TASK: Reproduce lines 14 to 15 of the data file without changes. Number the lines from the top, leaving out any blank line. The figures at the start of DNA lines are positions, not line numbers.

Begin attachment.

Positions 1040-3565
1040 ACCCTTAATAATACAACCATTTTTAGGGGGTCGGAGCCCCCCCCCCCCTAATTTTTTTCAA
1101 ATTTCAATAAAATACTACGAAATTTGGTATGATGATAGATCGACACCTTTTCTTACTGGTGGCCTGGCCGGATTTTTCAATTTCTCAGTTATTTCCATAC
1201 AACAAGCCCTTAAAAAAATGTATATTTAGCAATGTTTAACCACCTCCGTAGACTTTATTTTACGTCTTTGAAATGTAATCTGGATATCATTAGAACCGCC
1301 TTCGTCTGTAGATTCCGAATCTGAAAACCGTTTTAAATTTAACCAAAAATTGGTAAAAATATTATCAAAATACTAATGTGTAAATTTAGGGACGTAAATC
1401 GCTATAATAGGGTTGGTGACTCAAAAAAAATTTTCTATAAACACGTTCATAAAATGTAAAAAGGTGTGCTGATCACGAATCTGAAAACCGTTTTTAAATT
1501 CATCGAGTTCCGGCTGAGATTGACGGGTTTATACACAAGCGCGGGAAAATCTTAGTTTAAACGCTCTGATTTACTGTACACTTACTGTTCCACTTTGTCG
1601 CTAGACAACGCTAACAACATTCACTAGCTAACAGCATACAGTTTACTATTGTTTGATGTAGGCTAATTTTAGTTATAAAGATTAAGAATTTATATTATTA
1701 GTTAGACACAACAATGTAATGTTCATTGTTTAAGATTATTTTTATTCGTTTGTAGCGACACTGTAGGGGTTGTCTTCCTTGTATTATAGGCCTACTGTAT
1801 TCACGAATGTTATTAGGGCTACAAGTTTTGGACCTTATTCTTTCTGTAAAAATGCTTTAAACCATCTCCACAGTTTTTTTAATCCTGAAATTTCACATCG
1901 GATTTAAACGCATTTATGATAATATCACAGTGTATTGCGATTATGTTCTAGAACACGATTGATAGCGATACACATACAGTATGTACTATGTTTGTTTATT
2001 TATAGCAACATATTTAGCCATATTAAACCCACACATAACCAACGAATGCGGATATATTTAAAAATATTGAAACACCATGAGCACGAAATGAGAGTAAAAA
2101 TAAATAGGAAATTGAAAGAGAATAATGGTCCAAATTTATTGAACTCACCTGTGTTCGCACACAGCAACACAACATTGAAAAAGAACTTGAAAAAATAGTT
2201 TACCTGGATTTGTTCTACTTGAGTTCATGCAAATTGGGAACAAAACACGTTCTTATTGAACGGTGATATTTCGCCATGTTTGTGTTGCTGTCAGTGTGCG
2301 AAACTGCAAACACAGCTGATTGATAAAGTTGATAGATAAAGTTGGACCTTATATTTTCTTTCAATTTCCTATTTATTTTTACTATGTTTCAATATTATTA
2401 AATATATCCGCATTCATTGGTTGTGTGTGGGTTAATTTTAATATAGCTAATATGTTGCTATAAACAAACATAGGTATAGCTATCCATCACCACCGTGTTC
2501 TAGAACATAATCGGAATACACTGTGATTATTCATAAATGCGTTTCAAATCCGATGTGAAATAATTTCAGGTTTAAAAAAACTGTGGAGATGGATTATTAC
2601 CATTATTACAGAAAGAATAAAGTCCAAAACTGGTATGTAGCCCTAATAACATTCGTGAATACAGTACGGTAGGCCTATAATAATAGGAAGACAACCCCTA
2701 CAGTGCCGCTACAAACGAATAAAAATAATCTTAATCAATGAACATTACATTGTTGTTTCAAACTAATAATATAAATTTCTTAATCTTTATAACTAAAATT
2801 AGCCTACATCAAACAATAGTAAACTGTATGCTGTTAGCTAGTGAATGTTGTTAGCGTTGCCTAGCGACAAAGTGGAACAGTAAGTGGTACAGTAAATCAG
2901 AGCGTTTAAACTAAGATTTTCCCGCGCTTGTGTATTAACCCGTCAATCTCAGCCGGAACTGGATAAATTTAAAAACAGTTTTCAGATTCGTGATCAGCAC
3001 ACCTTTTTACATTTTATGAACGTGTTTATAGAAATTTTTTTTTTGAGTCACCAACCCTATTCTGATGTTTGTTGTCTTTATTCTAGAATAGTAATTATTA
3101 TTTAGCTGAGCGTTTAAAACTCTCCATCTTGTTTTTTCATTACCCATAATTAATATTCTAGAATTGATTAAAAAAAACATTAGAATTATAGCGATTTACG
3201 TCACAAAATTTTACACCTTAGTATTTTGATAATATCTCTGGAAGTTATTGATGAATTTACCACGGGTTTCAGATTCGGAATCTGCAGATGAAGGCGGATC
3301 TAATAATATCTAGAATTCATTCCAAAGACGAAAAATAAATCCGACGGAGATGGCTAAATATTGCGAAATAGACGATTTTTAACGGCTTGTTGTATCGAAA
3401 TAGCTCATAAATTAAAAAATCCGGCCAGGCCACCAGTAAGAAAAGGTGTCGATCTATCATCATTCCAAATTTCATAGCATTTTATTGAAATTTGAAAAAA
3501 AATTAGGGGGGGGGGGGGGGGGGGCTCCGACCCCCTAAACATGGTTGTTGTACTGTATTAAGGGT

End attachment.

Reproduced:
2201 TACCTGGATTTGTTCTACTTGAGTTCATGCAAATTGGGAACAAAACACGTTCTTATTGAACGGTGATATTTCGCCATGTTTGTGTTGCTGTCAGTGTGCG
2301 AAACTGCAAACACAGCTGATTGATAAAGTTGATAGATAAAGTTGGACCTTATATTTTCTTTCAATTTCCTATTTATTTTTACTATGTTTCAATATTATTA